(While reading please keep in mind, that English is my second language so I might have different understandings of certain words.)
While reading Papers (and also in some Blogs) I very often come across the word “primitive” when people refer to a certain character state.
In an evolutionary context, a “primitive” trait is a trait that evolved quite early in the evolution of a certain group of animals. For example our Nails are “primitive” traits, because all primates got them. In our everyday Live we use the term “primitive” in rather different way. Something is “primitive” when it’s underdeveloped or antiquated.
Looking again at our Nails, you cannot say that these are underdeveloped or inefficient in some kind. In fact, without our Nails we are barely able grasp something. Also whether or not a trait is “primitive” differs from your caldistical perspective. Looking at primates alone, you would say that Nails represent the “primitive” condition of all primates while the claws of marmorsets are “derived”. If you look at all mammals you got a slight different view. Here the representation of claws is the “primitive” condition while the nails of primates represent a more “derived” state. By the way the claws of marmosets develop in different way than the “standard” mammal-claw.
You see there is a fundamental difference between the use of the word “primitive” in biology and the way it’s used in our everyday life.
In fact, the usage of the word primitive in evolutionary biology is somewhat “primitive” itself. Back at the beginning of the 20th century to its middle, many evolutionary biologists proclaimed a “scala naturae” like view on evolution. “Scala naturae” means that you have a direction in Evolution from simple (“primitive”) Forms to more complex forms; very often our own species sits at the top of that ladder.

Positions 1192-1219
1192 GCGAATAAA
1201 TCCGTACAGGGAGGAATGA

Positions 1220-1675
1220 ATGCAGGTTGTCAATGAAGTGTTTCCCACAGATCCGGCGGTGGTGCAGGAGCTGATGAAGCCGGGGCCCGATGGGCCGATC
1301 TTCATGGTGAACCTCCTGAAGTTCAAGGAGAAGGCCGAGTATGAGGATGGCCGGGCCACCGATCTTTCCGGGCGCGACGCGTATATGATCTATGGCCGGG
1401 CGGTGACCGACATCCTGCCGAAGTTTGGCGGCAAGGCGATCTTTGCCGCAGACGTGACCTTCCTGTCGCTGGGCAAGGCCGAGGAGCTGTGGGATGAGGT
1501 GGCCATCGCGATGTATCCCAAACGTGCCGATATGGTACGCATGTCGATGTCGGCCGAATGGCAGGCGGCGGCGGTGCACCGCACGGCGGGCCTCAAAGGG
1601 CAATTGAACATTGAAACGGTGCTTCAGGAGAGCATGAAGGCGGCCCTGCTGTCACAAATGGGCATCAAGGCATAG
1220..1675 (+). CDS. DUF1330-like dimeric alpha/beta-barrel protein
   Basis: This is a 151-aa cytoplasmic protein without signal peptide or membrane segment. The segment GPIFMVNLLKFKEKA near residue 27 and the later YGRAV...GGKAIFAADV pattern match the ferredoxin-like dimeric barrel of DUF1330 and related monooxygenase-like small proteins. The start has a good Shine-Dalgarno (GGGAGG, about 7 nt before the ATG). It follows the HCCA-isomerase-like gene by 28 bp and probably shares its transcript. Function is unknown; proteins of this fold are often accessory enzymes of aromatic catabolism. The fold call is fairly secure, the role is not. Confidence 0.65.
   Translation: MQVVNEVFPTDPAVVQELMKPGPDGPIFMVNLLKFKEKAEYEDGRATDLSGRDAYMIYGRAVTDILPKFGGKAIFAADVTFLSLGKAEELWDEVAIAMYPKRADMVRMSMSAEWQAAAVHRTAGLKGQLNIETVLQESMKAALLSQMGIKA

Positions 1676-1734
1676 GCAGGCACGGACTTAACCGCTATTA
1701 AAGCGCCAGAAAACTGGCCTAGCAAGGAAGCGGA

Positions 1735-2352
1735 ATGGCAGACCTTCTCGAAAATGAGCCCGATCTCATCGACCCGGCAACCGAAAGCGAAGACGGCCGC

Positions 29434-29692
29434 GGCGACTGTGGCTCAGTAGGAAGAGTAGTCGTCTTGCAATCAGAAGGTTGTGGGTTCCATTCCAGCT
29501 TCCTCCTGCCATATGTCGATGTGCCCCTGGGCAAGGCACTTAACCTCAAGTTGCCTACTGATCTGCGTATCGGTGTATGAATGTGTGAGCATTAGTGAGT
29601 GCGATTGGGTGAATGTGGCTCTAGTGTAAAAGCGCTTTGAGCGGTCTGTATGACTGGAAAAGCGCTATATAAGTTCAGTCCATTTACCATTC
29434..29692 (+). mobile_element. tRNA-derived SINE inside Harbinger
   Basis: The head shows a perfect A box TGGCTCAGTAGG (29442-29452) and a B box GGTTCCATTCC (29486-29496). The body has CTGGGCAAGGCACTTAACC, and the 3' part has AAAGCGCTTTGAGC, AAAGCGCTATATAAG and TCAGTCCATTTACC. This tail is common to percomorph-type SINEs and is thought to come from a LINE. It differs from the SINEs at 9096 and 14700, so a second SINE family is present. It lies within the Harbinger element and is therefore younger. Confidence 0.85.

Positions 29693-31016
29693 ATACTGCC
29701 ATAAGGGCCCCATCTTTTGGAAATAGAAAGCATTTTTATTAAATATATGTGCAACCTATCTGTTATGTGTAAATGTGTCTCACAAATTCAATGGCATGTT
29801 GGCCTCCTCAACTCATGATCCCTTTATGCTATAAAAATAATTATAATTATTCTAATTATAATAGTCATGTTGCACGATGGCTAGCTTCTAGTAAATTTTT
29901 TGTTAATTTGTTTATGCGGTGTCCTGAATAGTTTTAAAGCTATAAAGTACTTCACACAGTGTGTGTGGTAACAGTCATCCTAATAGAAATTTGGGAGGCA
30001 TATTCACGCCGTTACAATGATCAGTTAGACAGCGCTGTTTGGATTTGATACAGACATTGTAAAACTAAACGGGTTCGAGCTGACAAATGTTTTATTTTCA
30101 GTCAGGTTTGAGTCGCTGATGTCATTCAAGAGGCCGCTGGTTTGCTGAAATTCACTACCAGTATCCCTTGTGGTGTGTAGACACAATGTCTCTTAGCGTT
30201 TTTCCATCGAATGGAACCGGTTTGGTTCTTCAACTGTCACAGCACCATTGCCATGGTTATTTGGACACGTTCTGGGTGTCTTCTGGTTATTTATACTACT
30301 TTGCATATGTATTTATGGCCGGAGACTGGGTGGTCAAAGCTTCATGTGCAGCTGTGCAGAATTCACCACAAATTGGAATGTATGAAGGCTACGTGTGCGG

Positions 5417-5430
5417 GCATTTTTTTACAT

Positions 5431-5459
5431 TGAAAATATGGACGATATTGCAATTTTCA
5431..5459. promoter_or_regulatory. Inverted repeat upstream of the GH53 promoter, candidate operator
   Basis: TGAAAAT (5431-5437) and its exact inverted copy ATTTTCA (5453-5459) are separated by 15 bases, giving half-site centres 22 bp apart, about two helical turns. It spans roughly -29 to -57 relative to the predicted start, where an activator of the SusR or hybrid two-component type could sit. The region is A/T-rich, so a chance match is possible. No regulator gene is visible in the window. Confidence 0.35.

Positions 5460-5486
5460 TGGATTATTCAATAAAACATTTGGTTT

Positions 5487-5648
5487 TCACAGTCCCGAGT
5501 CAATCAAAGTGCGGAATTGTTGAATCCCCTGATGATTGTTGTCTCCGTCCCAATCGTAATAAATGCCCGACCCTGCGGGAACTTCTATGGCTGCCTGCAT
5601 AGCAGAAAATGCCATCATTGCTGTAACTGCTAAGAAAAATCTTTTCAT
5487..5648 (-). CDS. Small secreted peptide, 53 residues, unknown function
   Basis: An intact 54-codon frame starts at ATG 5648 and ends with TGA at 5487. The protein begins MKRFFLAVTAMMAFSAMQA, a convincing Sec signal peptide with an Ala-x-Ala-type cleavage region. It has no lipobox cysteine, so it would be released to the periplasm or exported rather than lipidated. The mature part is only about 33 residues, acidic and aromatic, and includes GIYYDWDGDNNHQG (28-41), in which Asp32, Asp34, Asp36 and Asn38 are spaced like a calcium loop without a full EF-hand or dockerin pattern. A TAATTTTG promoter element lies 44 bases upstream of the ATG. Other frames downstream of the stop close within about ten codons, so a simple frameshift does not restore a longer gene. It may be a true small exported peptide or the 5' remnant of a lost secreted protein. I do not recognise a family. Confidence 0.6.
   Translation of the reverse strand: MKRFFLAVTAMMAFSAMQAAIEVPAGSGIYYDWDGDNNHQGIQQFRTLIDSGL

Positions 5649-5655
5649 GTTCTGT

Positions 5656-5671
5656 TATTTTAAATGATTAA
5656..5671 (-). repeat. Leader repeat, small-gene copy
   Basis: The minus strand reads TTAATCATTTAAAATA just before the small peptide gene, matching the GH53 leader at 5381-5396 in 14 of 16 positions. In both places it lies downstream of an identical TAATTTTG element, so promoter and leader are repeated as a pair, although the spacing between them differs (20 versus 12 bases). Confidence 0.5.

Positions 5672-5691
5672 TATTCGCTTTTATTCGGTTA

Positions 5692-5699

But this assumption is wrong. Every living being on earth has undergone the same time of evolution since the origin of Life itself. From this follows that every living being is, in more or less the same amount adapted to its specifical niche. If one species is in some way “underdeveloped” or “inefficient” in the way it exploits its niche, then it would simply come extinct by time. You see, there’s literally no need to use the term “primitive” in this context, because there are words that describe the relationship of traits in much better way.
Also there is also the danger in producing misunderstandings in using words which meanings differ between the scientific communities and everybody else. And the last thing we should produce in evolutionary biology, are misunderstandings about the way evolutionary theory works.
I think we got rid of the scala naturae and now it’s time to get rid of its terms. Instead of speaking of “primitive” traits it is way more accurate if we use the word “ancestral” instead. You will avoid many misunderstandings and also describe our actual picture of how evolutionary theory works in a much better way.